I received a phone call from an old friend. I’m not sure why, exactly, but I instinctively new what he was going to tell me. Sure enough, one of our old high school buddies had passed away.
Despite the fact that I somehow knew, it was totally unexpected—at least, by me. I saw him not all that long ago, and he looked fine. Unfortunately, as they like to say, looks can be deceiving.
He was part of an inner circle of sorts. There were a few of us that had gone through high school together and, somehow, kept in touch. Some of us had even gone to elementary school with each other.
We were like most people, I suppose. After high school, we went our separate ways. Some to military service, some to various colleges, most of us getting married and having kids… But somewhere along the way, we started getting back together again.
The Unholy Eight
The number of that inner circle fluctuated to about eight guys. I often would refer to us as the “Unholy Eight.” Don’t ask me why. I’m not sure where that came from. But Doug (our pal who just passed on) always called us the “Sons of Light.” I think he came up with that during a period of time when he was reading a lot of Scripture.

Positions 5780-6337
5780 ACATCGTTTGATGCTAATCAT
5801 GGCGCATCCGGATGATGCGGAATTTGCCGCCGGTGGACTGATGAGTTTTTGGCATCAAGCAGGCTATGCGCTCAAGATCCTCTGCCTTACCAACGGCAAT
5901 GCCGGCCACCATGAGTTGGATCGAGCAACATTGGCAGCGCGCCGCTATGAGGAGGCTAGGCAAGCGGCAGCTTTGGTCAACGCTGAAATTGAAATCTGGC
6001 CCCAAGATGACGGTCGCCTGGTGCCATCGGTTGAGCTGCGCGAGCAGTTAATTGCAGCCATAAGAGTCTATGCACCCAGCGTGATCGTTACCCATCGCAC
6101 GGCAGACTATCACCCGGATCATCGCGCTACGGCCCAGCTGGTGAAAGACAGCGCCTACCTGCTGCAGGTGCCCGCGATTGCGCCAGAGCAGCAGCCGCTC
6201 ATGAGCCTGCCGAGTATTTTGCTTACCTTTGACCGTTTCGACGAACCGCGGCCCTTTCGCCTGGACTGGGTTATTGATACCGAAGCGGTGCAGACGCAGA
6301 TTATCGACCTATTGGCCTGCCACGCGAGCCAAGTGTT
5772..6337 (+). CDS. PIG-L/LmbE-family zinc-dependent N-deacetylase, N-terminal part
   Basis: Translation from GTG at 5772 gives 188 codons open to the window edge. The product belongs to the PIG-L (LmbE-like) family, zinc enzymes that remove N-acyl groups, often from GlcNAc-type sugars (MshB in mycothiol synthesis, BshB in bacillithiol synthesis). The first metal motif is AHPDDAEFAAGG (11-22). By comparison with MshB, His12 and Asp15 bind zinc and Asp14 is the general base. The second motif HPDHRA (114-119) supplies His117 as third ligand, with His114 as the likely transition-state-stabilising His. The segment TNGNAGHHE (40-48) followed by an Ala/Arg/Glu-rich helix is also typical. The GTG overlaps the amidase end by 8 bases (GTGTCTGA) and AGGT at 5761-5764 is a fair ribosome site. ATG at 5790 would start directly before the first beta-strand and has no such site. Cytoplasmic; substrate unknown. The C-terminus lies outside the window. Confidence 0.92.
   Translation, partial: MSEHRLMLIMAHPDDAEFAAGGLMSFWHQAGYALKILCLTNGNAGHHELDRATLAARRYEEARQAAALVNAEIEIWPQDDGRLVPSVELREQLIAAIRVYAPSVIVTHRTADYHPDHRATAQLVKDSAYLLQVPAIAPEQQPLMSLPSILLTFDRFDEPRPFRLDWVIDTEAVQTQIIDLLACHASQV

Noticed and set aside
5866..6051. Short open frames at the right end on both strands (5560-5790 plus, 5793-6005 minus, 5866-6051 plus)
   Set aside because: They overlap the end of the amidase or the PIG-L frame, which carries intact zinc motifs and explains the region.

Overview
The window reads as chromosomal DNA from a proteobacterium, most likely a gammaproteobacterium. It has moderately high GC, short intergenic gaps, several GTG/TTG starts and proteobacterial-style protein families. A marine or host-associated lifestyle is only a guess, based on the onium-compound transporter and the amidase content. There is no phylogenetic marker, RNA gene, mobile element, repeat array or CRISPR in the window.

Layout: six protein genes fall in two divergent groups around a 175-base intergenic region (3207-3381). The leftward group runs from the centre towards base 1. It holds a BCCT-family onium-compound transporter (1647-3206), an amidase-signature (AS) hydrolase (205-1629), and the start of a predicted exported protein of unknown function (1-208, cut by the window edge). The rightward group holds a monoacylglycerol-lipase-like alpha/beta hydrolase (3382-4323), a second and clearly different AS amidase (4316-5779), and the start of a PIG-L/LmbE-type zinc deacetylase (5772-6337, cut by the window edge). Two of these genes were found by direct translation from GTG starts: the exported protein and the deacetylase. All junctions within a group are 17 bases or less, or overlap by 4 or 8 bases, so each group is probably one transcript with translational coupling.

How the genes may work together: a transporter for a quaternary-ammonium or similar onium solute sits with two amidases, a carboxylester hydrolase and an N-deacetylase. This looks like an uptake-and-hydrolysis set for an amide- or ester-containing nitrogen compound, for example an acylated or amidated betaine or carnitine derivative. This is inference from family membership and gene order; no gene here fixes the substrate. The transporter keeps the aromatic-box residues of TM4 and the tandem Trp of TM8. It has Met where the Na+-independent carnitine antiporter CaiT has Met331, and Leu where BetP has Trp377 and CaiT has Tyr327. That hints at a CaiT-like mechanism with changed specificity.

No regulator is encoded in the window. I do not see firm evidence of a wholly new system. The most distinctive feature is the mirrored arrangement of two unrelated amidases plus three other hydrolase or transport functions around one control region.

Over the past few years when we were gathered together, I would often think to myself, “I wonder how long it will continue to be the eight of us.” It stayed that way for a long time. We were fortunate.
This year, we all started turning seventy. I’m the baby of the group, so I won’t actually hit that mark until January. I suppose all bets are off at that point. Amazingly enough, Doug was the eldest and he went first.
Like every other sane human being on this earth, I’ve always known that death is a certainty. I’ve seen enough people come and go that it should never be a total surprise. My own demise is a sure as everyone else’s. As a wise sage once said, “The death rate is one per person.”
No Stranger to Mortality
I’m definitely no stranger to mortality. Not only have I seen my share of it in my own family, I’m one of those rare creatures who attends a great number of funerals. Being a clergy type, I’ve preached dozens (if not hundreds) of funeral services over the years. It was always a part of the gig.
All that experience told me that one day I would be the person in the coffin. I’ve buried babies, little kids, young adults, and a couple of people who reached 102 years old. It can come at any time, and no one is guaranteed tomorrow.
Despite all that understanding, it has never sunk in as deeply as it has this week. All the other passings were informative. This one was a shot across the bow. Life is short. Let’s be about our Father’s business. RIP Doug!
[Dave Zuchelli is a graduate of Pittsburgh Theological Seminary and currently resides in Aldie, VA.]